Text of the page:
Wednesday, 7 May 2008
Of cricket and mandalas
We first met the Tibetan monks from the Tashi Lhunpo Monastery during the 2006 Aldeburgh Festival. A cricket challenge between the admin staff of Britten Sinfonia and the Festival had been set up, the day before the monks were to give a concert there. I don’t recall how we found out, but it transpired they were also cricket mad, so we invited them to take part: we had a great match.
They have come back to the East of England this week for the Heart of the World Festival in Cambridge, so the idea of a return match was irresistible. I won’t give details of the score yesterday (we were hammered), but it was good to meet up with our friends again. The Tashi Lhunpo Monastery in South India was re-establshed in 1972 and is now home to some 300 monks in exile. The touring group not only gives concerts (you can hear them tonight at the Cambridge Corn Exchange) but also creates sand mandalas, the intricate construction of the image of a Buddha’s palace, incorporating within it the entire cosmos, with millions of grains of coloured sand. Since Sunday they have been creating a mandala in King’s College Chapel, a setting juxtaposing both two of the world’s great religions, and exquisite art and architecture.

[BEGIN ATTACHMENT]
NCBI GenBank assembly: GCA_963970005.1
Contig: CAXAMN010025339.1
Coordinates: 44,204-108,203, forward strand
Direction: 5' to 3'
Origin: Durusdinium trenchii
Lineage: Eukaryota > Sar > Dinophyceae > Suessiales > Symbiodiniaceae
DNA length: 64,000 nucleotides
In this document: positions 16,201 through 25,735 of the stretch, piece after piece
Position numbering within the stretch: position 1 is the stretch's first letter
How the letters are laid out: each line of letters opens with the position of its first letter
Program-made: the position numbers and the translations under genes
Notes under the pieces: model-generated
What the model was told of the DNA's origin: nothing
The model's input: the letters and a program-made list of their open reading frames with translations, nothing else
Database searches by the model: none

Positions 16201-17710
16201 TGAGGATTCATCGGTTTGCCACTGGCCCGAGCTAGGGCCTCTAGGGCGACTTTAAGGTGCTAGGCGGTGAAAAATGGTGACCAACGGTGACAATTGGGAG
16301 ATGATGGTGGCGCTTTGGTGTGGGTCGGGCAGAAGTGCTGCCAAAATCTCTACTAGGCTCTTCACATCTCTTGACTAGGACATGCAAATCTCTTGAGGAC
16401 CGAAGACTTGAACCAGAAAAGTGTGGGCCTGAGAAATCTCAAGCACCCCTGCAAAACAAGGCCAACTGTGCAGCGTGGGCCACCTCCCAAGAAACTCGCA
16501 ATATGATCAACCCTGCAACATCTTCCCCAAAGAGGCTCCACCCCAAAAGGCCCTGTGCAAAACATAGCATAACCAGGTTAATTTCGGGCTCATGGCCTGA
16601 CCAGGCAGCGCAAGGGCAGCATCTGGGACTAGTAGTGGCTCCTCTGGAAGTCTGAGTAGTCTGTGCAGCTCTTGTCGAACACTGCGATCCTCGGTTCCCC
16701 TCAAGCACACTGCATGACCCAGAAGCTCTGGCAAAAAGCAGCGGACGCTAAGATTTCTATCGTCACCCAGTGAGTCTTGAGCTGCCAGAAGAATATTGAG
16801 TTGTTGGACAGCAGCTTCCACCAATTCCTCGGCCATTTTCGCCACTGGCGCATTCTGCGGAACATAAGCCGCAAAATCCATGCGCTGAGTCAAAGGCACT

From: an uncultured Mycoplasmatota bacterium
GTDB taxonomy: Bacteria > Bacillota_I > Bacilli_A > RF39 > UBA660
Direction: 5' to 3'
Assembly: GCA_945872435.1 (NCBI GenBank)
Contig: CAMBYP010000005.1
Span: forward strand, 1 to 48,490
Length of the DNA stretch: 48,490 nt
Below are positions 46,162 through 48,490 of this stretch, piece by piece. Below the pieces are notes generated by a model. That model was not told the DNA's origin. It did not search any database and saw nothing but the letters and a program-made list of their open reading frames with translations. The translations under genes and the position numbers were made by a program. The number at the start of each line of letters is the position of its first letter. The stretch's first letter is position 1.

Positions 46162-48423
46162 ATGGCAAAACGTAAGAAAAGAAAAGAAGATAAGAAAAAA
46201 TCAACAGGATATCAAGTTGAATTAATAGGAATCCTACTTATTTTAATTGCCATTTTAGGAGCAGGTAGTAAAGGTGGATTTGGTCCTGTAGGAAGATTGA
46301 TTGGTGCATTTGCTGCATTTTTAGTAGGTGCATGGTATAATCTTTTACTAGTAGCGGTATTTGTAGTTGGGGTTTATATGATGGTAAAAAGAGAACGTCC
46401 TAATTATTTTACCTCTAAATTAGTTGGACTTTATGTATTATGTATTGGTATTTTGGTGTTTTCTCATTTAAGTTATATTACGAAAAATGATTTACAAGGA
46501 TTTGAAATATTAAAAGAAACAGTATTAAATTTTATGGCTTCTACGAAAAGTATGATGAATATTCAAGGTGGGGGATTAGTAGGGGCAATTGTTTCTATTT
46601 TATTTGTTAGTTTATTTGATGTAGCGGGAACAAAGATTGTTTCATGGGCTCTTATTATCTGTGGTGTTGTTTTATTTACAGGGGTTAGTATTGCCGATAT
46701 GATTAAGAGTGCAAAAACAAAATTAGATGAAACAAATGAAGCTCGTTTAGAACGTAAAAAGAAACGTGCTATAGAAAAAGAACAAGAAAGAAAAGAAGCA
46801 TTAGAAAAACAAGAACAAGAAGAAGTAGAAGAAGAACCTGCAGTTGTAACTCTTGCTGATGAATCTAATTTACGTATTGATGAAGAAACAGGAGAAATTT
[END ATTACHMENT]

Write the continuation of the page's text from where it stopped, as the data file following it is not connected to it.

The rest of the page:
The finished mandala in King's
The destruction ceremony
The sand is carried from the Chapel to the Cam: the blessed grains of sand are poured into running water to spread their benefit as far as possible.